Sloan Foundation Grant Will Help Support Open and Transparent Science
The Alfred P. Sloan Foundation, one of the nation’s largest private not-for-profit organizations, has awarded Columbia University’s Lamont-Doherty Earth Observatory a grant of $384,000. The grant will support an international initiative to establish a global and cross-disciplinary system for the registration and globally unique identification of physical samples used in scientific research so that they can be located for re-use, cited, and linked to data and publications to make scientific results more reproducible.
The initiative builds on the achievements of the International Geo Sample Number (IGSN), a sample identification system that was developed at Lamont with funding from the National Science Foundation to overcome data management problems in the geosciences created by the often ambiguous nature of sample names and lack of consistent and accessible sample descriptions.
“Nearly two decades ago, I was compiling geochemical measurements of volcanic rock samples into the PetDB database,” said IGSN president and Lamont-Doherty senior research scientist Kerstin Lehnert. “It was often very difficult, if not impossible, to attribute the data published in a scientific article to a specific sample, because the same sample name was used for different specimens or had changed through the course of the sample’s lifetime, and relevant sample metadata were missing in the papers. This experience motivated me to create a mechanism to uniquely identify a sample and link to a description of the sample that resides in a persistent, online accessible catalog. Thus, the IGSN was born.”
Today, the IGSN also fulfills an essential role in the context of open and transparent science: It makes samples discoverable and accessible on the internet so that measurements can be repeated and validated, or new measurements made.
In 2011, the IGSN went global with the founding of the IGSN e.V., a non-profit organization that governs the IGSN. Today, the IGSN e.V. has members in five continents, who generate IGSNs for their users. Over the past year, major organizations including several national geological surveys, data service providers, and funding agencies in the US, Europe, and Australia have joined the IGSN organization, and there is growing demand to expand it to physical samples generally.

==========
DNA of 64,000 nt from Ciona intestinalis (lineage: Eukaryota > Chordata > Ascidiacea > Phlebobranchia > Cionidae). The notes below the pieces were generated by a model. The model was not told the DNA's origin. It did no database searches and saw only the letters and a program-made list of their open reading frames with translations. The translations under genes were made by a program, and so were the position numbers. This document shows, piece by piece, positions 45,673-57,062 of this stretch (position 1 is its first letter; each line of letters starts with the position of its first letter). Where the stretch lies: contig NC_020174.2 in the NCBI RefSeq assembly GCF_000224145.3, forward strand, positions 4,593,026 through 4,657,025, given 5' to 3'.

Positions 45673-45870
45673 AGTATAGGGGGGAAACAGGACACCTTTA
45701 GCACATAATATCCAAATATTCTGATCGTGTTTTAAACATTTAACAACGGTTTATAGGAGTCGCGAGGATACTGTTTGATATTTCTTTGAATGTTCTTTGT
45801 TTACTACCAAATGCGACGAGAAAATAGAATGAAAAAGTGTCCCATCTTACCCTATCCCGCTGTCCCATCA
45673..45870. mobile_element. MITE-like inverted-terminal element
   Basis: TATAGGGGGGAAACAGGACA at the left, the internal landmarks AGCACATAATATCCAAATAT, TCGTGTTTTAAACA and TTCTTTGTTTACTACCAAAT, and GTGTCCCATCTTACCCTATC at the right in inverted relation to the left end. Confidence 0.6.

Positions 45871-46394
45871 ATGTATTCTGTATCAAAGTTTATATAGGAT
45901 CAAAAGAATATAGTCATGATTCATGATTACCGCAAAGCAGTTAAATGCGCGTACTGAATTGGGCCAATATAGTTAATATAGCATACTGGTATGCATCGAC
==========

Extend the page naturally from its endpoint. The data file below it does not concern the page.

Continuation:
In order to adequately accommodate the anticipated diversity of sample types from other scientific disciplines and the volume of samples to be registered as adoption grows, many technical aspects of the IGSN system such as metadata schema, categorization schemes, etc. need to be revised. And a sustainable business model is needed for the IGSN e.V. to ensure trustworthiness and persistence of its services. The funding from the Sloan Foundation will support a series of workshops, at which international experts will come together to redesign the IGSN system and its management to allow researchers worldwide use the IGSN with confidence. Experts from the US, UK, France, Australia, Japan, and South Africa will participate in this effort.
“Dr. Lehnert and her team have built a powerful, intuitive system that has the potential to transform the way researchers discover, share, and refer to samples across dozens of scientific disciplines,” says Joshua M. Greenberg, program director at the Alfred P. Sloan Foundation. “The Sloan Foundation is excited to be able to support the IGSN at this pivotal moment in its development.” The project will establish a solid, executable plan for the future of the IGSN that will enable new organizations to participate easily and with confidence in the global network of organizations and services that support the integration of physical samples into the research data ecosystem. The outcomes of the project will be applicable to other unique persistent identifier (PID) systems and may be used to inform PID projects in other areas of scientific research.
— Marie DeNoia Aronsohn, Earth Institute